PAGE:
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Film Review: Blue Caprice

"Director Moors' film Blue Caprice gives an in-depth character study that attempts to find some degree of understanding, not sympathy, for why these murders took place, the result is quite fascinating."

In October of 2003, the nation was gripped and the Washington, D.C., area terrorized by seemingly random acts of murder.
It’s hard to overstate how afraid people were. High-school football games were canceled. People were afraid to pump gas at service stations. The fear that anyone could be shot and killed at any time, doing anything, was real, and borne out by a string of victims.

That fear is exactly what John Allen Muhammad was trying to instill, and it worked. The shootings, we would learn eventually, were not random, but made to look that way for maximum effect. “Blue Caprice,” director and co-writer Alexandre Moors’ chilling debut feature looks at how Muhammad created such mayhem and how he destroyed a boy he called his “son” in the process.

Isaiah Washington and Tequan Richmond give gripping performances as Muhammad and Lee Boyd Malvo, the boy abandoned by his mother whom Muhammad took in while visiting Antigua. Muhammad takes Malvo to his home in Tacoma, Wash. But it’s not an act of mercy. Muhammad quickly begins to train Malvo, who seems to have a natural proficiency, in firing weapons. Meanwhile he stalks and makes threats against his ex-wife, who has left him and taken their children, obtaining a restraining order against him.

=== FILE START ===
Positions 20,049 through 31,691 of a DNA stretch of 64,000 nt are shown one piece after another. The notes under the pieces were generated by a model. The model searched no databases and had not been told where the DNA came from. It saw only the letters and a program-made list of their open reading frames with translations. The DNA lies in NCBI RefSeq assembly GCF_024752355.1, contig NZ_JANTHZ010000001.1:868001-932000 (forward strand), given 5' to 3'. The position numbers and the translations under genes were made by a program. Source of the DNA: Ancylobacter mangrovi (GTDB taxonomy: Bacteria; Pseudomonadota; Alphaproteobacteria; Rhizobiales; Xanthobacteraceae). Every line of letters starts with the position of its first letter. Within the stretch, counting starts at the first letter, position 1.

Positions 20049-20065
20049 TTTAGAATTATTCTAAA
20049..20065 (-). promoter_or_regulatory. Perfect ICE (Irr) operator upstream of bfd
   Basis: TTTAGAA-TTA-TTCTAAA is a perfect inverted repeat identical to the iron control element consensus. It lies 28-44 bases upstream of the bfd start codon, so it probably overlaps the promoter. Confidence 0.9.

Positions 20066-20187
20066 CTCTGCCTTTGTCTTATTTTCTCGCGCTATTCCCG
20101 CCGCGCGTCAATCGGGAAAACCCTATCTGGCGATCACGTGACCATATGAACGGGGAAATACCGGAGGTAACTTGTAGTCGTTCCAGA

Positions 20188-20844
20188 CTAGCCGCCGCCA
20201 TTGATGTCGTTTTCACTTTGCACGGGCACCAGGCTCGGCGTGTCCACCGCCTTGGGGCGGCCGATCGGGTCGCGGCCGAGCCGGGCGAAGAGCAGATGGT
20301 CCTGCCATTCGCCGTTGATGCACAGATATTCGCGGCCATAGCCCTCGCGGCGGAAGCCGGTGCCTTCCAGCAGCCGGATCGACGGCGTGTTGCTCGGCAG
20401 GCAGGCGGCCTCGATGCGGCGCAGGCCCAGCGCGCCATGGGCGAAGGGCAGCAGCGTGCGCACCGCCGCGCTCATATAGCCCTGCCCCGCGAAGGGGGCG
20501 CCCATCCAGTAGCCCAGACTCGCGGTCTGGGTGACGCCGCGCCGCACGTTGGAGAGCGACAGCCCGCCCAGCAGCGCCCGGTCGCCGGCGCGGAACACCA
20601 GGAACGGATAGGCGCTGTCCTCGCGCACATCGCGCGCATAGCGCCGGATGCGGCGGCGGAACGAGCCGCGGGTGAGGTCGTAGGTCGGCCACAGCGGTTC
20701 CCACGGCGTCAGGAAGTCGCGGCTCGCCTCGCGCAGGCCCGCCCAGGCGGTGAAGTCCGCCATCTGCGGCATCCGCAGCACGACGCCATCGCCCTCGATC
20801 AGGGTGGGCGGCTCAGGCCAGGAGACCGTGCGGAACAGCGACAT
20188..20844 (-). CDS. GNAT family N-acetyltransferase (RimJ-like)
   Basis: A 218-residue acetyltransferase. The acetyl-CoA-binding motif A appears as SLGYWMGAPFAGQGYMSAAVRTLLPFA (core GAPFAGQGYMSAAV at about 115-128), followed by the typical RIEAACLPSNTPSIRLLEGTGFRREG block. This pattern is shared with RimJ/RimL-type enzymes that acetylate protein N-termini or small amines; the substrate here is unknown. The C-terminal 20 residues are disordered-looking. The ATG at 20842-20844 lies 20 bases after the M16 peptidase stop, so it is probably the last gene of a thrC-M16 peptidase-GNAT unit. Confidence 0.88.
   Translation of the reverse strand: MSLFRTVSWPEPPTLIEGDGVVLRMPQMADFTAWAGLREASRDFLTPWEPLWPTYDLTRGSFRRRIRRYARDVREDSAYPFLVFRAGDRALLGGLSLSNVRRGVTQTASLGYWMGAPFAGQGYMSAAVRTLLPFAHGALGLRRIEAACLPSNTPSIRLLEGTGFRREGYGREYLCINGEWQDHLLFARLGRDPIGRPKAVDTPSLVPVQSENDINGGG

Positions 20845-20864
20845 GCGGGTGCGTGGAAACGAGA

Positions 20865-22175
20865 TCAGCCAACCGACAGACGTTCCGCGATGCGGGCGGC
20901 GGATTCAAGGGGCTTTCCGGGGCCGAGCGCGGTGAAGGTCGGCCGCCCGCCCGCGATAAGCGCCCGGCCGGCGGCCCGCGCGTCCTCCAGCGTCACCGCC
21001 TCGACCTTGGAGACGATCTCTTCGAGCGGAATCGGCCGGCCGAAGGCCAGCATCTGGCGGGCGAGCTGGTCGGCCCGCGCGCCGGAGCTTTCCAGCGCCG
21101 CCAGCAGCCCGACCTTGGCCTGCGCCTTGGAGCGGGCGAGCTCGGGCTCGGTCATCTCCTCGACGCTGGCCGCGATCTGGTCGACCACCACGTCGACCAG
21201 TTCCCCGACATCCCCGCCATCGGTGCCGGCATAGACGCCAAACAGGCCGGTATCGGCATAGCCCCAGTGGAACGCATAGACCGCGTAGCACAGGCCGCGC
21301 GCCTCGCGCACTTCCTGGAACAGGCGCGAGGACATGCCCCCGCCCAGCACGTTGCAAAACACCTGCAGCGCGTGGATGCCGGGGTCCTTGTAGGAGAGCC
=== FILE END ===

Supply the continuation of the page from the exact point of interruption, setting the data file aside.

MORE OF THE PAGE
Quiet and deliberate, Muhammad seems to be following a carefully organized plan that exists only in his head. At one point he ties Malvo to a tree in the woods and leaves him, Malvo screaming for him to return. At other times he tries to trick school officials into giving him his ex-wife and kids’ contact information.
And then he buys a blue Caprice, the infamous sedan in which he bored a hole in the back, so that Malvo could shoot from inside without drawing notice, and they head for Washington, D.C. Although we see some of the shootings depicted graphically, the scariest segment involves the two just driving around in the car, then seeing victims lying on the ground. We don’t see the shots here, and we don’t need to. We see their effects, and it’s terrifying.

So are Muhammad’s rants. He talks to Malvo of how they will kill men, and when a pattern seems to emerge, then they’ll kill women, then children, then pregnant women, then grandmothers. The “we” is theoretical; Malvo would later claim Muhammad also fired on people, here Malvo fires all the shots.

Tim Blake Nelson is good as Muhammad’s friend, who helps Malvo learn to shoot but remains ignorant (perhaps willfully) of the bigger plan. Joey Lauren Adams is also good as his wife. But Washington and Richmond carry the film. Richmond’s Malvo is a sad case, a kid who needed rescuing, only to have a monster come to his aid. Richmond lets us see the confusion, along with the need to please.
Washington is terrific. Beneath that chilly control is a seething rage, seemingly aimed at his ex-wife but eventually at everyone. He is not a criminal genius. He’s just an angry man, insanely so, unhinged and willing to act on his feelings — or, worse, to make someone else act on them. Moors is neither showy nor exploitative in his telling of the story. He just lays out the details, making “Blue Caprice” not just a story of horror, but of tragedy. Blue Caprice is available now on Netflix. 

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